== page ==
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Omega-3 Fish Oil: An Underappreciated Element of Men's Health
As a clinician with many male patients -- and as a man myself -- I am all too aware of the fact that we like to convince ourselves that we are doing great, when that may be the farthest thing from the truth.
Mechanism: Experimental Approaches to Understanding Acupuncture, Part 1
The clinical benefits of acupuncture are difficult to ignore, but also can be difficult to explain to a Western audience. For nearly 50 years, relentlessly inquisitive scientists and physicians have been working toward a conceptual model to explain acupuncture.
It's Time to Review
It is amazing to see the changes that are occurring in the acupuncture profession. Let's look at some of the news and events that have contributed to this growth and awareness.
Footsteps of the Sages: An Apprenticeship with Dr. Kezhan Zhang
When I met Dr. Kezhen Zhang in May 2013, I was his translator and the integrity, creativity, and passion he demonstrated as a practitioner and advocate of the medicine convinced me to travel to Beijing to study with him.
The Concussion-Subluxation Complex
In the Aug. 1, 2014 issue of Dynamic Chiropractic, I reviewed some of the literature demonstrating the role of the chiropractic adjustment in post-concussive care.
Designing a Fitness Plan (Part 1)
It doesn't matter if you come to my practice for pain relief, weight loss, healthy aging or something else. The formula I talk about for each patient's fitness strategy is pretty much the same.
Acupuncture and Oriental Medicine in the West
We know acupuncture and Oriental medicine as the indigenous medicine of East Asia; in particular China, Korea and Japan are the countries of origin of this wonderful healing system.
Making Sense of an Increasingly Obvious Conclusion
Where's U.S. health care heading? Like it or not, the list of telltale signs is growing to a point that stands out to even the most myopic observer. Consider this list of facts as you look into the future of health care in the United States:
Which Way is the Energy Going? Are You Burning Yourself Out?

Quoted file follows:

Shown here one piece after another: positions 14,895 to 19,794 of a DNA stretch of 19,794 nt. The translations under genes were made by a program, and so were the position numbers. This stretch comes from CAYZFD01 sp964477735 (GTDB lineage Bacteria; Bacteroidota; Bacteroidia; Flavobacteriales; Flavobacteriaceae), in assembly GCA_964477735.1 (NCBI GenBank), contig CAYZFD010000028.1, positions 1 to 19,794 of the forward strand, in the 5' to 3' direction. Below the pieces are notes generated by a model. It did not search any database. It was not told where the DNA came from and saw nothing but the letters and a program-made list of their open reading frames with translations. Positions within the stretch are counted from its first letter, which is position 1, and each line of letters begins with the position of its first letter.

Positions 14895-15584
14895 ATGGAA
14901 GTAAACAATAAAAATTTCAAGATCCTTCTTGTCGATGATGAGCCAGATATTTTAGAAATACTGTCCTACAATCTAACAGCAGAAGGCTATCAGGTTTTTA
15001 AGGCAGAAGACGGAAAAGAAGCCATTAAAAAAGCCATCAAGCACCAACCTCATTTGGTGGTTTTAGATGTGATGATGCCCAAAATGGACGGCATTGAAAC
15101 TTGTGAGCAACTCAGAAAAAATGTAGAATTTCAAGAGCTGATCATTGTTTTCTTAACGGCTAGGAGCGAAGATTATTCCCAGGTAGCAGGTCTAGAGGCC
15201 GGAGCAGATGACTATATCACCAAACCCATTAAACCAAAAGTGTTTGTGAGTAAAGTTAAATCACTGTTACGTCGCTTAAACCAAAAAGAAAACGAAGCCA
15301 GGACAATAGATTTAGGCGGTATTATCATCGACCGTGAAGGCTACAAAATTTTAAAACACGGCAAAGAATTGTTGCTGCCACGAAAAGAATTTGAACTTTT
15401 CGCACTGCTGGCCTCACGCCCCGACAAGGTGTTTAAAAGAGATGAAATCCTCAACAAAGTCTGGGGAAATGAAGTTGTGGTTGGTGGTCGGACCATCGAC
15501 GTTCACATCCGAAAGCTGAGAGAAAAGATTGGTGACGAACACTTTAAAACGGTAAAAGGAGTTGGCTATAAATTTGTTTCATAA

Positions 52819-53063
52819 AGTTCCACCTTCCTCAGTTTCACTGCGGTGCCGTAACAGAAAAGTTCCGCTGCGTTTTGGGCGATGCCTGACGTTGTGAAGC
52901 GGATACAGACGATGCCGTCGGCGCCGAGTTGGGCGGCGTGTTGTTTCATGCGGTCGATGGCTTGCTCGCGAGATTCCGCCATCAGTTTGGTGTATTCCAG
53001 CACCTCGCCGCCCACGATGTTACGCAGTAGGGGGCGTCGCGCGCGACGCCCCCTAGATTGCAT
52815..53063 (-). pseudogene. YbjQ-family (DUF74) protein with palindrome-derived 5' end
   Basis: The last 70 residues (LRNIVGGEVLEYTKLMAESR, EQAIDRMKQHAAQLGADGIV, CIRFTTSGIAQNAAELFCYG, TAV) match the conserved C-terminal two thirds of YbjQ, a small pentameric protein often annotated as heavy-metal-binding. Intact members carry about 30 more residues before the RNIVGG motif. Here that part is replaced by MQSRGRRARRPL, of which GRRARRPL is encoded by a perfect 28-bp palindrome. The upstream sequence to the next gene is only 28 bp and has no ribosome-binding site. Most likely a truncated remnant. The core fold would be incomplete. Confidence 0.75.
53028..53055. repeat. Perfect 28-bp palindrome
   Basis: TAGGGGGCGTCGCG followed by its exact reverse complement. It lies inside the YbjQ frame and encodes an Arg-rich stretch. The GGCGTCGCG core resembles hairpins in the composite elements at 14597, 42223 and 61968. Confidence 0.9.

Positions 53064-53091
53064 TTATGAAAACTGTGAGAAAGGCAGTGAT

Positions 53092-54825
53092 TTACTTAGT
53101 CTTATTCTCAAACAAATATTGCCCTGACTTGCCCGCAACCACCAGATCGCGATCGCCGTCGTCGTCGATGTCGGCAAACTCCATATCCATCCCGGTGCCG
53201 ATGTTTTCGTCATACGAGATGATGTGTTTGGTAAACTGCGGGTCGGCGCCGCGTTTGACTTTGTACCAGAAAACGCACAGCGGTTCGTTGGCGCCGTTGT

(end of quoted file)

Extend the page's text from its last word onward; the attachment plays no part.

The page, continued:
One of the simple methods that I use to define Yin/Yang theory to patients is to ask the question, "Which way is your energy going?"
F4CP Making a High-Impact Impression
The Foundation for Chiropractic Progress has released details of its 2016 strategy, certain elements of which are already in play. The strategy includes ads, posters and other resources available to all F4CP members.
Your Billing Questions Answered
I hear a lot of the following questions: I am afraid I may doing something illegal. I have heard I cannot have different fees for the same service.
Tailor-Made Knee Pain: The Sartorius Muscle
A patient was referred to my office after receiving treatment from various providers with no results. The patient was training for the Olympics as a marathon runner and was unable to run or walk without severe medial knee pain.
Born to Energize the Human Spirit: Recollections of Sig Miller
Sig Miller, longtime executive director of the Association of New Jersey Chiropractors (ANJC), passed away on Sept. 17 after a long battle with cancer.
Targeting the Bad Apples in the Bunch
While everyone was focused on the conversion to ICD-10, the Office of Inspector General for Health and Human Services released a new report on chiropractic titled "CMS Should Use Targeted Tactics to Curb Questionable and Inappropriate Payments for Chiropractic Services."
Dietary Fat and Prostate Cancer: An Important Update
K.M. Di Sebastiano and M. Mourtzakis published a review paper examining the role of dietary fat on prostate cancer development and progression late last year that does a stellar job of summarizing the available data on fat and prostate cancer.
Syncretism: Acupuncture and Public Health in Cuba
"Syncretism" is defined as a union of diverse tenets or practices. On a recent trip to Cuba designed to demonstrate the integration of Traditional Medicine and biomedicine, our group witnessed this union firsthand.
Too Many to Remember: Tips to Revive Your Ortho / Neuro Test Skills
When I was at Palmer in the mid-1980s, we were given a set of notes in one of our diagnostic courses. The notes covered approximately 70 orthopedic and neurological tests for various regions of the body.
Pro-Con: Swaddling for Newborns
The practice of swaddling has been used for thousands of years and was popular until the 1700s, when it was slowly abandoned by many cultures that considered it old-fashioned or barbaric.
Chinese Herbs and Pulmonary Fibrosis: A Case Study
"Mary M."* recently celebrated her 90th birthday. Even the former sheriff dropped by to kiss the hand of this diminutive retired teacher, to honor the years she interpreted for him during interviews with Latinas and Latinos.
North Carolina Acupuncture Board Files Dry Needling Lawsuit
In early September, the NCALB filed a complaint against the North Carolina Board of Physical Therapy Examiners over the issue of dry needling, a form of acupuncture that uses solid needles to puncture the skin and muscle tissue to relieve pain.